IBM Announces Emulex Virtual Fabric Adapter for BladeCenter…So?
Emulex and IBM announced today the availability of a new Emulex expansion card for blade servers that allows for up to 8 virtual nics to be assigned for each physical NIC. The “Emulex Virtual Fabric Adapter for IBM BladeCenter (IBM part # 49Y4235)” is a CFF-H expansion card is based on industry-standard PCIe architecture and can operate as a “Virtual NIC Fabric Adapter” or as a dual-port 10 Gb or 1 Gb Ethernet card.
When operating as a Virtual NIC (vNIC) each of the 2 physical ports appear to the blade server as 4 virtual NICs for a total of 8 virtual NICs per card. According to IBM, the default bandwidth for each vNIC is 2.5 Gbps. The cool feature about this mode is that the bandwidth for each vNIC can be configured from 100 Mbps to 10 Gbps, up to a maximum of 10 Gb per virtual port. The one catch with this mode is that it ONLY operates with the BNT Virtual Fabric 10Gb Switch Module, which provides independent control for each vNIC. This means no connection to Cisco Nexus…yet. According to Emulex, firmware updates coming later (Q1 2010??) will allow for this adapter to be able to handle FCoE and iSCSI as a feature upgrade. Not sure if that means compatibility with Cisco Nexus 5000 or not. We’ll have to wait and see.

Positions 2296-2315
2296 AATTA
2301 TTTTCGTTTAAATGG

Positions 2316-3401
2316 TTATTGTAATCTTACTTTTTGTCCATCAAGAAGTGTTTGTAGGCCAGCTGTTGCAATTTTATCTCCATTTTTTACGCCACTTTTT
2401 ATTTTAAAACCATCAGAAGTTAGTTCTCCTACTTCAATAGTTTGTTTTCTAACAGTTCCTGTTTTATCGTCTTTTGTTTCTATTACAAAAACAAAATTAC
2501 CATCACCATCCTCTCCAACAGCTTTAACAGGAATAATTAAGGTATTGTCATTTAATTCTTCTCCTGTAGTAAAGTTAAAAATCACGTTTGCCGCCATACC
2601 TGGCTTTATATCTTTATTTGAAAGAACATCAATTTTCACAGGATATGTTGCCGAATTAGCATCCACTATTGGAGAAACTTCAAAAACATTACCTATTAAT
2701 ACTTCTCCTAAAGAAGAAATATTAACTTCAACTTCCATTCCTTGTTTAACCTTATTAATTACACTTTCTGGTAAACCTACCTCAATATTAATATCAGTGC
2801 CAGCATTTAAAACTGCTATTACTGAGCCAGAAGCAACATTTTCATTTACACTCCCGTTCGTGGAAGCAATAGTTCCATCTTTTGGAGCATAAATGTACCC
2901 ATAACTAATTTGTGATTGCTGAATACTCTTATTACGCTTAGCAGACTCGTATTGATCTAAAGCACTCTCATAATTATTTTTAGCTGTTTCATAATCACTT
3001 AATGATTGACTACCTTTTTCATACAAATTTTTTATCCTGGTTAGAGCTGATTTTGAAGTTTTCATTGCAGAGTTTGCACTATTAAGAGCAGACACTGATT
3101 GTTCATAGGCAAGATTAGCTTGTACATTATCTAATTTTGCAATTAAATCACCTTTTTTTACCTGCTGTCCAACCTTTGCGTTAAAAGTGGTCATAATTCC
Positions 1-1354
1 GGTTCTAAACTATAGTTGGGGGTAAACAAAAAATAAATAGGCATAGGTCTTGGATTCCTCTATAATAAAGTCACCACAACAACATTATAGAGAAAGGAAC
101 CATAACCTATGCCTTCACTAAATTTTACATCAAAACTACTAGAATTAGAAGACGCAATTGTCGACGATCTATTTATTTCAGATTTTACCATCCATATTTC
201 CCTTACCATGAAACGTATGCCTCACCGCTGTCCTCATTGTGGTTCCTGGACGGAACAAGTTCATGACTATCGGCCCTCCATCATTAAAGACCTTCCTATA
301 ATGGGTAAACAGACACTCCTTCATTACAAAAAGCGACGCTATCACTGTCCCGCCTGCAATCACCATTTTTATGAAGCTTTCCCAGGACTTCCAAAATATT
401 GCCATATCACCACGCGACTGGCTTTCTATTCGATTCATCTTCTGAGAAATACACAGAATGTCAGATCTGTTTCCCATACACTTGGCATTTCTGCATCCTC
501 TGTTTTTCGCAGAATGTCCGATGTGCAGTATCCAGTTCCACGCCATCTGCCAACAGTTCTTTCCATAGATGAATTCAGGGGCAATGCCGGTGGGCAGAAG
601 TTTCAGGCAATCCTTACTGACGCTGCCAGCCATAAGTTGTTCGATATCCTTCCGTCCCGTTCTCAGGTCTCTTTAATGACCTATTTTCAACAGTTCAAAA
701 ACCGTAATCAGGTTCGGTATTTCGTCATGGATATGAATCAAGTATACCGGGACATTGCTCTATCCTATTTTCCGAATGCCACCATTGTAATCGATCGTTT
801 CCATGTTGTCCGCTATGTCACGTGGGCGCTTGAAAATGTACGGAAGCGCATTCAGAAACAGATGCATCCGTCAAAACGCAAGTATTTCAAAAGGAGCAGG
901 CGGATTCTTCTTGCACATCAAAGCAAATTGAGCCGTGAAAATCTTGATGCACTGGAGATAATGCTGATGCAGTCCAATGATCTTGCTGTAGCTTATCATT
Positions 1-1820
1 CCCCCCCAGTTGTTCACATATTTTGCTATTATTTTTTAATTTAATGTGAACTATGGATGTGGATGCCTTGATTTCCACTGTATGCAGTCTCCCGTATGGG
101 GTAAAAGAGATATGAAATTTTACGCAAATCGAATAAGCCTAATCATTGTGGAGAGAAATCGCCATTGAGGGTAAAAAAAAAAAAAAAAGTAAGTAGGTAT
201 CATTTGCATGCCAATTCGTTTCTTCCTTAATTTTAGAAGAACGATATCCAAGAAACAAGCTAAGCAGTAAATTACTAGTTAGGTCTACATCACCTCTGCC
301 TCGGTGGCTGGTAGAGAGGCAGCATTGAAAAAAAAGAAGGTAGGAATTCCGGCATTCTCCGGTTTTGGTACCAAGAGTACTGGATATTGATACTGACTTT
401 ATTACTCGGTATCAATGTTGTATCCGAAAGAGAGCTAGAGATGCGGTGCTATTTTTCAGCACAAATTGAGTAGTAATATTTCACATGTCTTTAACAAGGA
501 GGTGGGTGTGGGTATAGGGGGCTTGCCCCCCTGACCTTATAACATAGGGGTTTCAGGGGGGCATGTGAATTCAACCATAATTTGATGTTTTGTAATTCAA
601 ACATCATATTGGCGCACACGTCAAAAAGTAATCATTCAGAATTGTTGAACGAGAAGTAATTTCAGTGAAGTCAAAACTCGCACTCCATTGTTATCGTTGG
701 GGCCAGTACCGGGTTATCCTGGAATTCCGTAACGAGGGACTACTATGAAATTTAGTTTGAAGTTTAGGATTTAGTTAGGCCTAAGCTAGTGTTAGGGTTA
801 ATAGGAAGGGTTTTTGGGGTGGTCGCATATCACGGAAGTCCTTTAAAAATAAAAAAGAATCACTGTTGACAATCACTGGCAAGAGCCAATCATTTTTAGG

When used as a normal Ethernet Adapter (10Gb or 1Gb), aka “pNIC mode“, the card can is viewed as a standard 10 Gbps or 1 Gbps 2-port Ethernet expansion card. The big difference here is that it will work with any available 10 Gb switch or 10 Gb pass-thru module installed in I/O module bays 7 and 9.
I’ve known about this adapter since VMworld, but I haven’t blogged about it because I just don’t see a lot of value. HP has had this functionality for over a year now in their VirtualConnect Flex-10 offering so this technology is nothing new. Yes, it would be nice to set up a NIC in VMware ESX that only uses 200MB of a pipe, but what’s the difference in having a fake NIC that “thinks” he’s only able to use 200MB vs a big fat 10Gb pipe for all of your I/O traffic. I’m just not sure, but am open to any comments or thoughts.